Was what we did a sex act?
David replies:I'm a 14 year old girl and I hang out with my neighbor a lot (he's a guy) and one day we were at his house in the pool and we accidentally "rubbed" our bodies together and he got an erection. Was what we did a sex act? We still hang out and stuff but it hasn't been we kinda have that sexual tension between us now.
Was what you did a sex act? That's a wonderful question, Lolo, and I promise to answer it. I just need to say a few other things first. There are almost as many definitions of sex as there are people who've had it. Maybe even more!
Most people seem to think that the only "sex act" that matters is penis-in-vagina intercourse. Which obviously leaves not just a lot of activities out but also a lot of *people* out. The tricky part is that a lot of the time the emphasis is on the "'sex act' that matters", which sort of implies there are a lot of sex acts that don't matter. It's tricky exactly because a lot of the time it does matter. For instance when a husband who's been caught says "I did not have sex with that woman" even though they really had oral sex, or when teenagers tell their parents "we haven't had sex" when they mean they've done everything else.
For me I take what I hope is a more generous view and say that pretty much anything that two people do on purpose that arouses them is a sex act. For some people that could mean sexy text messages or email, for others that could be passionate kissing and grinding against each other, and for others it could be something as mild as holding hands.
One of the reasons I like to be generous about the definition is that it reminds us of all the other sexy, pleasurable, intimate things we can do with each other *besides* the infamous "sexual intercourse." Things we can do when we're not ready for more, things we can do when we don't have contraception handy, things we can do when we're still getting to know each other, and sometimes (a shock I know) things we can do that for many, many, many people feel a heck of a lot nicer than intercourse.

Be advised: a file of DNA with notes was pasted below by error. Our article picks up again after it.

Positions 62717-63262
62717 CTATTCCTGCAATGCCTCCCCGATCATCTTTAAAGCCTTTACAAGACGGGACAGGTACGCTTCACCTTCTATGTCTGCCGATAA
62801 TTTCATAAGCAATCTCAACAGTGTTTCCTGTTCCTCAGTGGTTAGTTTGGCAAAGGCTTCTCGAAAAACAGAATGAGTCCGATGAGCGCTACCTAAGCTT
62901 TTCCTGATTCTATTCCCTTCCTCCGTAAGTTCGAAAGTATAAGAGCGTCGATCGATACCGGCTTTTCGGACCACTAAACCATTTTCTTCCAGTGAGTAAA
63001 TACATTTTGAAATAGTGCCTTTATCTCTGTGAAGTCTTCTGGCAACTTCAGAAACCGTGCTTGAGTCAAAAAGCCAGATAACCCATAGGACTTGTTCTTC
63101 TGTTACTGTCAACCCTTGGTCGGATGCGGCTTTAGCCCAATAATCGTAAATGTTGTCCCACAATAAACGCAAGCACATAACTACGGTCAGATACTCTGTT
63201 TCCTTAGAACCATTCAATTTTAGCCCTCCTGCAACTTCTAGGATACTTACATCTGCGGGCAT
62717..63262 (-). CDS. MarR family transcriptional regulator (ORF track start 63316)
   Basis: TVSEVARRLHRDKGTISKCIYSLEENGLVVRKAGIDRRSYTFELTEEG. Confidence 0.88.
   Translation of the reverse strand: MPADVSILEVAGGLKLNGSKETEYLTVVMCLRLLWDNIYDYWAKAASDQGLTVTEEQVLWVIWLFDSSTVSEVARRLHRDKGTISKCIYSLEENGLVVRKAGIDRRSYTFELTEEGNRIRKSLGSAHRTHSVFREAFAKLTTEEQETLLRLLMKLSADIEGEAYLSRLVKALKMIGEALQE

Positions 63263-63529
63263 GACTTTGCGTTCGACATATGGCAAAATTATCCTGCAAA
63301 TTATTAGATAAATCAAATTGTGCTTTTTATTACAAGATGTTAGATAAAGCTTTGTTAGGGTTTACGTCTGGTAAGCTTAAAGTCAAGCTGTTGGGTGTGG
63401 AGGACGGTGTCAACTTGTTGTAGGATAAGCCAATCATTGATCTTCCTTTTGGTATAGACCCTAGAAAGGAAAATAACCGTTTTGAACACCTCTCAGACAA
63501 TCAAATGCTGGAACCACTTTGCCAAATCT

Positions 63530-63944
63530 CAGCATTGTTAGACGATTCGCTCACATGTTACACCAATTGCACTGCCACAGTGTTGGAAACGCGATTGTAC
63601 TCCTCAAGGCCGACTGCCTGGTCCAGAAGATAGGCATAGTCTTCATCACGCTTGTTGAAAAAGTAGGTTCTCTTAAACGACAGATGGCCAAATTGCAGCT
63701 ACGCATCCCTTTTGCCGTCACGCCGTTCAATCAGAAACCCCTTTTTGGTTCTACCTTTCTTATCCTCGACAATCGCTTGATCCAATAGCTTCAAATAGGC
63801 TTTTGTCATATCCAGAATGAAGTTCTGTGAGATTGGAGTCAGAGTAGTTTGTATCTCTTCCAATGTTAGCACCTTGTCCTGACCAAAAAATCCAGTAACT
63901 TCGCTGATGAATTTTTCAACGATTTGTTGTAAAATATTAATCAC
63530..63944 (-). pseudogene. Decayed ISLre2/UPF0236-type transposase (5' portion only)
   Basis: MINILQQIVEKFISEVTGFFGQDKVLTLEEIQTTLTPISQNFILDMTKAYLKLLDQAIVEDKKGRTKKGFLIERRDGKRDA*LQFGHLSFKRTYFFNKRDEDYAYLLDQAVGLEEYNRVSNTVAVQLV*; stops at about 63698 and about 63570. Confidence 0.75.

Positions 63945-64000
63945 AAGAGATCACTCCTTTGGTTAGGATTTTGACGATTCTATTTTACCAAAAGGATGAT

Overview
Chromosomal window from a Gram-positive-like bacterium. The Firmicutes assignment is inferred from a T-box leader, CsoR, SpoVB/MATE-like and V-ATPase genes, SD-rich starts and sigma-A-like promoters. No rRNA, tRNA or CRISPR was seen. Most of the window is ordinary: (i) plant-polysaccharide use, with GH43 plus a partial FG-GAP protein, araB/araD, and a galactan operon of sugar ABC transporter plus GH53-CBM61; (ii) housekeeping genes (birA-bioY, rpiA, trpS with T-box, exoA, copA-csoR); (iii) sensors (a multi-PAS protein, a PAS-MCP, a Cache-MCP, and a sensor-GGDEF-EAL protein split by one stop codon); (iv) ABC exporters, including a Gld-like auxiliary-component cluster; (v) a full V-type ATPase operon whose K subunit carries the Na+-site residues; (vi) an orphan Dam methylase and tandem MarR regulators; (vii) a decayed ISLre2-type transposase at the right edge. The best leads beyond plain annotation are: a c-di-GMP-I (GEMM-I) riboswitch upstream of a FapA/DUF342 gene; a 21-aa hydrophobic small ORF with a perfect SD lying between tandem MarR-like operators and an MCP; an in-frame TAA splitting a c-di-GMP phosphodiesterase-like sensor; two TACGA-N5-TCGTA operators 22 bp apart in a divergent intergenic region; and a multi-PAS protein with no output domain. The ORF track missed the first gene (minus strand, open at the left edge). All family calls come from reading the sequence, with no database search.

Another reason is that going the other way leaves a lot more room for slipperiness: "it doesn't count if I just stick it in." "It doesn't count unless you have an orgasm." "It doesn't count if he doesn't ejaculate." "It doesn't count if we just did oral stuff." "It doesn't count if we just did anal." It just seems like a lot more helpful to just say "yes, that all counts" and spend time quibbling instead over whether kissing hard or rubbing against each other counts.
And that's finally where I feel I can answer your question, Lolo. You said you rubbed your bodies together accidentally and he got an erection. That doesn't necessarily make it a sex act since men, especially young men, have a heck of a lot of erections a day anyway. If that's all there was to it, a bit of accidental contact that neither of you were really interested in repeating then no, it probably wasn't. On the other hand if it was something that interested or excited both of you, or if it's something one or the other or both of you would like to do again? Well, that's why I think this is a perfect question, because if you felt like you wanted to do it again this would be a great time to start having conversations about what you both want next time, what you're interested in, and especially what kind of limits or boundaries each of you has, and how you each expect the other to act when one of you feels your boundaries are being pressed.
And that's why I like a generous definition of what counts as sex.
By the way, here are two good Scarleteen posts about communicating about sex: